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E and M -Griffiths 3.20

  1. Mar 10, 2008 #1
    1. The problem statement, all variables and given/known data
    Find the potential outside a charged metal sphere (charge Q, radius R) placed in an otherwise uniform electric field E_0. Explain clearly where you are setting the zero of potential.


    2. Relevant equations



    3. The attempt at a solution
    If I set the 0 of the potential at the surface of the sphere (which I can do because it is at an equipotential because it is a conductor), then I don't see how the analysis is different than Example 3.8?
     
    Last edited: Mar 10, 2008
  2. jcsd
  3. Mar 10, 2008 #2

    pam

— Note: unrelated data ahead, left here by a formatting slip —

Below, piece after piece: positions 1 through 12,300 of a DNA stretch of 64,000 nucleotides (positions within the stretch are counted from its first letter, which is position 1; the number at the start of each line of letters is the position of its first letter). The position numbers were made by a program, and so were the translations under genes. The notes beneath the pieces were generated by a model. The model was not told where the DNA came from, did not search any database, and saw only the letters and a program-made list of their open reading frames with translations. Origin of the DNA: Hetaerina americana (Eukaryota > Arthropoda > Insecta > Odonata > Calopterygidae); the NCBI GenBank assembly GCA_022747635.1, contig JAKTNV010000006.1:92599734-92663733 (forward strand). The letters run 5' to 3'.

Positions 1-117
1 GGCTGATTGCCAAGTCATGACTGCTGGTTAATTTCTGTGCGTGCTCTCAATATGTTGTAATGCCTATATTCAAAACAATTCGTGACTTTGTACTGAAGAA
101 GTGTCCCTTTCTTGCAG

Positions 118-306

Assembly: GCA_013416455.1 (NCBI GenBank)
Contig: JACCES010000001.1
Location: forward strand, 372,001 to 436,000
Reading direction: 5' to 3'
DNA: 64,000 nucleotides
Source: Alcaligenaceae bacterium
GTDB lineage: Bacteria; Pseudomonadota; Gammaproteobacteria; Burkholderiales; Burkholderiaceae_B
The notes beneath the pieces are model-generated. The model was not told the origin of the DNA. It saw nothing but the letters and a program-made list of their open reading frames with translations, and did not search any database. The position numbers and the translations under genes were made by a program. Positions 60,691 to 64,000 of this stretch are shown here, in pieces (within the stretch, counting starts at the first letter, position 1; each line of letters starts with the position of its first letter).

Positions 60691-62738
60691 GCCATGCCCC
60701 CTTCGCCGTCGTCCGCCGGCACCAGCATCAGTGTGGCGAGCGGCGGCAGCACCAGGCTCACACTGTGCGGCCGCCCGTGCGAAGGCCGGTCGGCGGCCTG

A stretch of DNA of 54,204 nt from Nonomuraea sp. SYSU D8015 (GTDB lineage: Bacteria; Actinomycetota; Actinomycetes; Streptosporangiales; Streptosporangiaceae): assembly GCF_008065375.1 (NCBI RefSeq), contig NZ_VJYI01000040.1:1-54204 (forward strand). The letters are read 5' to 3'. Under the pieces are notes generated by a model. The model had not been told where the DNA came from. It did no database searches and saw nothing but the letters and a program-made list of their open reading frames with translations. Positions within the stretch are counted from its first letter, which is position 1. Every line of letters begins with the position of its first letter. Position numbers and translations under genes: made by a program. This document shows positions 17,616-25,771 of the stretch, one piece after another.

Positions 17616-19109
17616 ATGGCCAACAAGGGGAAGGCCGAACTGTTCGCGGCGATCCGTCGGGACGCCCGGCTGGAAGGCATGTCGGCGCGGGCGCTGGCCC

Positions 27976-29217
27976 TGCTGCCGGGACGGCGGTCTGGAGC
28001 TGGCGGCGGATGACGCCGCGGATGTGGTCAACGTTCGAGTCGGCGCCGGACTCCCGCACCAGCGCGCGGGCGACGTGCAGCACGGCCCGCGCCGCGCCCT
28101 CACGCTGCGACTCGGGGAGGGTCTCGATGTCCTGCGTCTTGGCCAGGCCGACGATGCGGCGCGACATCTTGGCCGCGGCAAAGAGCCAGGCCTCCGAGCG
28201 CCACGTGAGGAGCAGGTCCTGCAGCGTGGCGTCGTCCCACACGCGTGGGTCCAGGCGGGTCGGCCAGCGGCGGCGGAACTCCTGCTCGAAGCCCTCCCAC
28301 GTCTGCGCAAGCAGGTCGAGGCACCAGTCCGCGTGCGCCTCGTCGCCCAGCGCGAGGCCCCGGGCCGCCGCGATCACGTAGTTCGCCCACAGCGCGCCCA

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    If the sphere is at V=0, then infinity is at -Q/R.
    To be consistent with other potentials, you should keep phi(infinity)=0.
    Then the analysis is the same, but phi=Q/R+phi(grounded sphere).
     
  4. Mar 10, 2008 #3
    How did you get that? Did you do that in your head?
     
  5. Mar 10, 2008 #4
    Err -- given the uniform E field, the potential at infinity is always infinite. I think ehrenfest had the right idea -- make the conductor of potential zero, and do the necessary algebra. I don't have the book, so I don't know if it reduces to some other problem in there.
     
  6. Mar 10, 2008 #5

    pam

    User Avatar

    I meant the potential due only to the sphere, which is added to the -zE_0.
    If the conducting sphere has charge Q, there will be the additional potential,
    Q/R. Yes, done in my head.
    But, do it your way if you want.
     
  7. Mar 11, 2008 #6
    rethink where you set V = 0 and consider example 3.8
     
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